> easier to use.
> >>
> >>> It is.  Were it not so quick it would be positively
> >>> boring. Just don't set mount points for the partitions
> >>
> >> Perhaps I should clarify: IMO, not double-checking with the user about
> >> what specifically to wipe, especially when it used to, is a step back in
> >> 'usability' (in the Jakob Nielsen sense) - or to put it another way,
> >> user-friendliness.
> >
> > I presume you are talking about this question:
> >
> >  The next step *DESTROYS* all existing data on these partitions!
> >  Are you really sure that you're ready to proceed? [no] y
> >
> > This question was asked AFTER you had fdisk'd and disklabled your
> > disk.  By this point, the data had been already potentially destroyed,
> > I thought this question quite silly, in that it implies data has been
> > safe up to this point...no, it hasn't, you have potentially been
> > destroying things all over the place.
>
> Hey Nick,
>
> I don't wish to contradict you here, but ... I usually do installs and
> never upgrades. So what I do is keep /home out of the mount points in
> the disklabel stage, go through install, then re-add /home. I recall a
> while back, I did get to this stage and agreed to proceed and as the
> partitions were being newfs-ed I realized I had forgotten and included
> /home in the list. I ^C out before the /home slice was reached. I
> restarted the install, this time doing it "correctly", and my data in
> /home was OK!
>
> Might have been a fluke ... but, it is what it is.
>
> --patrick
>

Nick's point is that by the time the question came the disk setup
could have been completely changed - new MBR partitions, different
disklael layout of partitions.  So the script really had no idea
when it asked that question if your data was already gone. Thus it
was misleading, and thus it was eliminated in the great 4.6 rewrite.

.... Ken

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Re: less minor install issue

patrick keshishian
On Fri, Oct 23, 2009 at 5:13 AM, Kenneth R Westerback
<[hidden email]> wrote:

> On Thu, Oct 22, 2009 at 06:15:25PM -0700, patrick keshishian wrote:
>> On Thu, Oct 22, 2009 at 5:41 PM, Nick Holland
>> <[hidden email]> wrote:
>> > Daniel Malament wrote:
>> >> On 10/22/2009 5:37 AM, William Boshuck wrote:
>> >>>> And here I thought I remembered the new installer being described as
>> easier to use.
>> >>
>> >>> It is.  Were it not so quick it would be positively
>> >>> boring. Just don't set mount points for the partitions
>> >>
>> >> Perhaps I should clarify: IMO, not double-checking with the user about
>> >> what specifically to wipe, especially when it used to, is a step back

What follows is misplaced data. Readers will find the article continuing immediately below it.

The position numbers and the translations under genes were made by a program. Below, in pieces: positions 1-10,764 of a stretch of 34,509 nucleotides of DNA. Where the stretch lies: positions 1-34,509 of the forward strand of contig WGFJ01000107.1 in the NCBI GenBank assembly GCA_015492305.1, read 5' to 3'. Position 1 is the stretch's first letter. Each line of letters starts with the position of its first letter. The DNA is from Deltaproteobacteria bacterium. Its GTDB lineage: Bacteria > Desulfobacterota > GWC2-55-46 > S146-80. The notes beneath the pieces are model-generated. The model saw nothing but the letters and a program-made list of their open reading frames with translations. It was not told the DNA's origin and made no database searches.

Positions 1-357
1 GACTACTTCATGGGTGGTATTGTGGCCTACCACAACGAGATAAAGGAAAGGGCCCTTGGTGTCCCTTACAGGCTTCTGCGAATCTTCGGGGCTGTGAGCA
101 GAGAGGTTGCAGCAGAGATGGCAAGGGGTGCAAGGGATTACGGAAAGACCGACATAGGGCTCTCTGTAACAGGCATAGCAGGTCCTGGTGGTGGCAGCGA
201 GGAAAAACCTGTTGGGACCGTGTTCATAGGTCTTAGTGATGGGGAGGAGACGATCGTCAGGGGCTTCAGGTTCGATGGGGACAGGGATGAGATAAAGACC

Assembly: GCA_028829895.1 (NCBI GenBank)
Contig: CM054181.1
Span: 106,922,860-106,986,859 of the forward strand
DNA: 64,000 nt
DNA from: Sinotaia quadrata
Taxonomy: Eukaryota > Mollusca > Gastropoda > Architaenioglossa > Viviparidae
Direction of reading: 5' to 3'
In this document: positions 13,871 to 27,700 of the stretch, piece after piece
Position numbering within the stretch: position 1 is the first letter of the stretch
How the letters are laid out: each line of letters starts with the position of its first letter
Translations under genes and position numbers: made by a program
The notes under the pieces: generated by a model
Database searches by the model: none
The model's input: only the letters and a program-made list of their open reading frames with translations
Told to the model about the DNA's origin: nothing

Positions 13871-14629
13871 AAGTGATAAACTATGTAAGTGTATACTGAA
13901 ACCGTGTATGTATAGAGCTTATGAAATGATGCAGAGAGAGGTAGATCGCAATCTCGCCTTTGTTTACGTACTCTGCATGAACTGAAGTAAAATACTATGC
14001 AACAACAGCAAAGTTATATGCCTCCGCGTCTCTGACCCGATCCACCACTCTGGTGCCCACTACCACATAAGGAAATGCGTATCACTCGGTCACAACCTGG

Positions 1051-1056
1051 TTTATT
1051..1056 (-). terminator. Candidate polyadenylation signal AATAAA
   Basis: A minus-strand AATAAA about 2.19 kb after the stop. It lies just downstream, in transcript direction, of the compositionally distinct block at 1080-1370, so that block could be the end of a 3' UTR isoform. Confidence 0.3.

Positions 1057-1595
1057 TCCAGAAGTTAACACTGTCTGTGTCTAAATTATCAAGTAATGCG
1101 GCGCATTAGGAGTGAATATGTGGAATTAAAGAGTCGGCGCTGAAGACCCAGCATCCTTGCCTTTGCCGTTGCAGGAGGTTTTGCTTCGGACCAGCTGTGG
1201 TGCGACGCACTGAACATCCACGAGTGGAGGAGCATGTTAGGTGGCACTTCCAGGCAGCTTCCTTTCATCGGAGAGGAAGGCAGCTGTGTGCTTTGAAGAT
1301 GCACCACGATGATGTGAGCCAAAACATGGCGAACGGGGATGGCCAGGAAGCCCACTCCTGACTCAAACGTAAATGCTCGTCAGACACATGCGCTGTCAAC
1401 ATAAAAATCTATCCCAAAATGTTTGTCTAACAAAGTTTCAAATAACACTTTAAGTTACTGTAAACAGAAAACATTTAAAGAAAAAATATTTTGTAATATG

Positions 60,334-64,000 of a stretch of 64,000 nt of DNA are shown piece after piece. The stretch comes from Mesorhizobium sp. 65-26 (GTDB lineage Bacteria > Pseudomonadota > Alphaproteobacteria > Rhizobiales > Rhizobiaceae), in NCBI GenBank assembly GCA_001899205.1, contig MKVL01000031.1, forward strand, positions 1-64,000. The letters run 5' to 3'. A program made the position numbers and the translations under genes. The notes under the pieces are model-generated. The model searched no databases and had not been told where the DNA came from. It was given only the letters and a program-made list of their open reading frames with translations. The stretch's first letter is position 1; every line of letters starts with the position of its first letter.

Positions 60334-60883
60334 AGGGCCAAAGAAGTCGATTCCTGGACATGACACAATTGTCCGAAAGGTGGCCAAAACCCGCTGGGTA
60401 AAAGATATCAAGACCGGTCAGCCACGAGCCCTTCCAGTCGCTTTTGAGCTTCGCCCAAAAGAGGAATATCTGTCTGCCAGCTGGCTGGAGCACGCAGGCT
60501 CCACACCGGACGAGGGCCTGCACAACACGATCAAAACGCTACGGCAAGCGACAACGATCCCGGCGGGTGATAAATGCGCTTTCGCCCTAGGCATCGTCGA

in

>> >> 'usability' (in the Jakob Nielsen sense) - or to put it another way,
>> >> user-friendliness.
>> >
>> > I presume you are talking about this question:
>> >
>> >  The next step *DESTROYS* all existing data on these partitions!
>> >  Are you really sure that you're ready to proceed? [no] y
>> >
>> > This question was asked AFTER you had fdisk'd and disklabled your
>> > disk.  By this point, the data had been already potentially destroyed,
>> > I thought this question quite silly, in that it implies data has been
>> > safe up to this point...no, it hasn't, you have potentially been
>> > destroying things all over the place.
>>
>> Hey Nick,
>>
>> I don't wish to contradict you here, but ... I usually do installs and
>> never upgrades. So what I do is keep /home out of the mount points in
>> the disklabel stage, go through install, then re-add /home. I recall a
>> while back, I did get to this stage and agreed to proceed and as the
>> partitions were being newfs-ed I realized I had forgotten and included
>> /home in the list. I ^C out before the /home slice was reached. I
>> restarted the install, this time doing it "correctly", and my data in
>> /home was OK!
>>
>> Might have been a fluke ... but, it is what it is.
>>
>> --patrick
>>
>
> Nick's point is that by the time the question came the disk setup
> could have been completely changed - new MBR partitions, different
> disklael layout of partitions.  So the script really had no idea
> when it asked that question if your data was already gone. Thus it
> was misleading, and thus it was eliminated in the great 4.6 rewrite.

I don't want to belabor this, however, the actual data on the disk
(maybe with the exception of MBR) is still safe until newfs-ed.
Therefore, even if the disklabel was changed, if the user had a copy
of her pre-install dislabel she could revert/recover at this stage. I
know there has been suggestions many times over (by Nick Holland I
believe) that folks should save their disklabels for similar recovery
situations; in fact fairly recently someone reported such recovery on
misc@ IIRC.

Either way, point made. People who are used to keeping partitions from
install to install, should choose the "Custom layout" option as you
pointed out.

--patrick